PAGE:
Getting to know Catt’s cows<iframe width="560" height="315" src="https://www.youtube.com/embed/wDZEcCps6aw" frameborder="0" allow="accelerometer; autoplay; encrypted-media; gyroscope; picture-in-picture" allowfullscreen></iframe><p>In terms of the mechanics, says Green, cows produce calls in either of two ways. For up-close, quieter communication, their mouths remain closed, with the sound coming through their nasal passages as an "mmmmmmmm." To call out to other cows not nearby, however, they pump up the volume by opening their mouths as they vocalize. </p><p>In the end, "They've all got their very distinct personalities You've got your chatty cows, you've got your shy cows. I've got one girl who won't shut up," Green says.</p><p>Green plans to incorporate the research into her doctorate that proposes utilizing her findings in dairy-farm welfare assessments. On a personal level, she hopes one day to feel qualified as a genuine "cow whisperer" specializing in — her word here — "cowmoonication."<span></span></p>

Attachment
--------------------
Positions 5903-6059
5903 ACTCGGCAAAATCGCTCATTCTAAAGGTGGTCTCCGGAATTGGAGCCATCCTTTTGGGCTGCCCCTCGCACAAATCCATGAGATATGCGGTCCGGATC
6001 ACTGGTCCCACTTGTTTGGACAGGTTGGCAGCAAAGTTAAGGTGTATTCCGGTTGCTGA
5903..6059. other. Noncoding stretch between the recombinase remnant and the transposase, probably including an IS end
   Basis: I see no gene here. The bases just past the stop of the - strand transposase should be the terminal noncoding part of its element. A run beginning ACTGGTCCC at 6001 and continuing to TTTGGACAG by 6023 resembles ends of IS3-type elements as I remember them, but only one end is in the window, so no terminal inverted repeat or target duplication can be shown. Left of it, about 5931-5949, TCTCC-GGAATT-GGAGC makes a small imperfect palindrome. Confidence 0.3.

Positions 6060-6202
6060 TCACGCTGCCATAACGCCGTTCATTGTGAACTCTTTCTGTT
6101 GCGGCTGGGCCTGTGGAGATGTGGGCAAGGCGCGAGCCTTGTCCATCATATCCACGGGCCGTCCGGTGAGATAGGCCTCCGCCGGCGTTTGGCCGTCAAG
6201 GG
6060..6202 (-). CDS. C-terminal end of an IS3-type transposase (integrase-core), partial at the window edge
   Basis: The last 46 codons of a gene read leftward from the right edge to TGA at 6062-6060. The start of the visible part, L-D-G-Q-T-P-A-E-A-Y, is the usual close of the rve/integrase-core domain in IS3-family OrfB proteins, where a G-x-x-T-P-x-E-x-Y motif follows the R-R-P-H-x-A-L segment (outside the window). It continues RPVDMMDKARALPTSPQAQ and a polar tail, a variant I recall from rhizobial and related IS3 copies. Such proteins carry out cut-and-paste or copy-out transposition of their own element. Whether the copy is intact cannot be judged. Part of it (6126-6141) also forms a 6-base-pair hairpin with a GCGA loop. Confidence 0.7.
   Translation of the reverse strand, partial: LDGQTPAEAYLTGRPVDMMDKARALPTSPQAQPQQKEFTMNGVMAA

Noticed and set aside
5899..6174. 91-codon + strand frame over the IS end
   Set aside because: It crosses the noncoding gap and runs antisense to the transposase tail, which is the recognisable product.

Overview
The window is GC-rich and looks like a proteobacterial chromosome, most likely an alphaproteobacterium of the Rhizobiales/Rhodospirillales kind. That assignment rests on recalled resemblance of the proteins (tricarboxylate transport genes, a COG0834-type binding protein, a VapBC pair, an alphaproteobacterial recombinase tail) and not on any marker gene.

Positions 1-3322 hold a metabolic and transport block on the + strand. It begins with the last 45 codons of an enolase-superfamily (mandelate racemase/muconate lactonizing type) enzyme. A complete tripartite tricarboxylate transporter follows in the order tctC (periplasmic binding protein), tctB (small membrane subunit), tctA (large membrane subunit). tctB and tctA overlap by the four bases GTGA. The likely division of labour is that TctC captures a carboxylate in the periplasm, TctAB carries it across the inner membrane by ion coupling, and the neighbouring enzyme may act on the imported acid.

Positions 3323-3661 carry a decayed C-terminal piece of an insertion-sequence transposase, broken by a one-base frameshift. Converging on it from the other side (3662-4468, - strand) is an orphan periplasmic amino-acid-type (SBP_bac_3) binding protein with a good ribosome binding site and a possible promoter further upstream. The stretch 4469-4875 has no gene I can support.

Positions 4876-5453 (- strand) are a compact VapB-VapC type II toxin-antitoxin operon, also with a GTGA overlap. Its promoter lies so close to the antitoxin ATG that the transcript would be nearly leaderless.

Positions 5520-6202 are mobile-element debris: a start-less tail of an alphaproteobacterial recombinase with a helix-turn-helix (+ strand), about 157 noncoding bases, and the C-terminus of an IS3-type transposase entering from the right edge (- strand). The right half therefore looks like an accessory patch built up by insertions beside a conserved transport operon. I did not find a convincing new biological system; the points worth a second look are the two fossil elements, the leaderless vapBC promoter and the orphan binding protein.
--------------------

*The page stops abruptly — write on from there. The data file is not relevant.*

The FDA calls out creators of genetically tweaked hornless bulls.
- Hornless bull clones turn out to have questionable genomes.
- Scientists were so confident they didn't even look for transgenic DNA.
- No one's sure what to do with the offspring.
The arrival of Spotigen and Buri<img type="lazy-image" data-runner-src="https://assets.rebelmouse.io/eyJhbGciOiJIUzI1NiIsInR5cCI6IkpXVCJ9.eyJpbWFnZSI6Imh0dHBzOi8vYXNzZXRzLnJibC5tcy8yMTE2MTE1Ny9vcmlnaW4uanBnIiwiZXhwaXJlc19hdCI6MTYwMzUzNDgxOX0.FncQraghoKRg6Kz4tj6XS2osmzY_GroWyWTpz4jHYds/img.jpg?width=980" id="e8da5" class="rm-shortcode" data-rm-shortcode-id="b19d6c0ae8f91f802036bfab1c873ac9" data-rm-shortcode-name="rebelmouse-image" />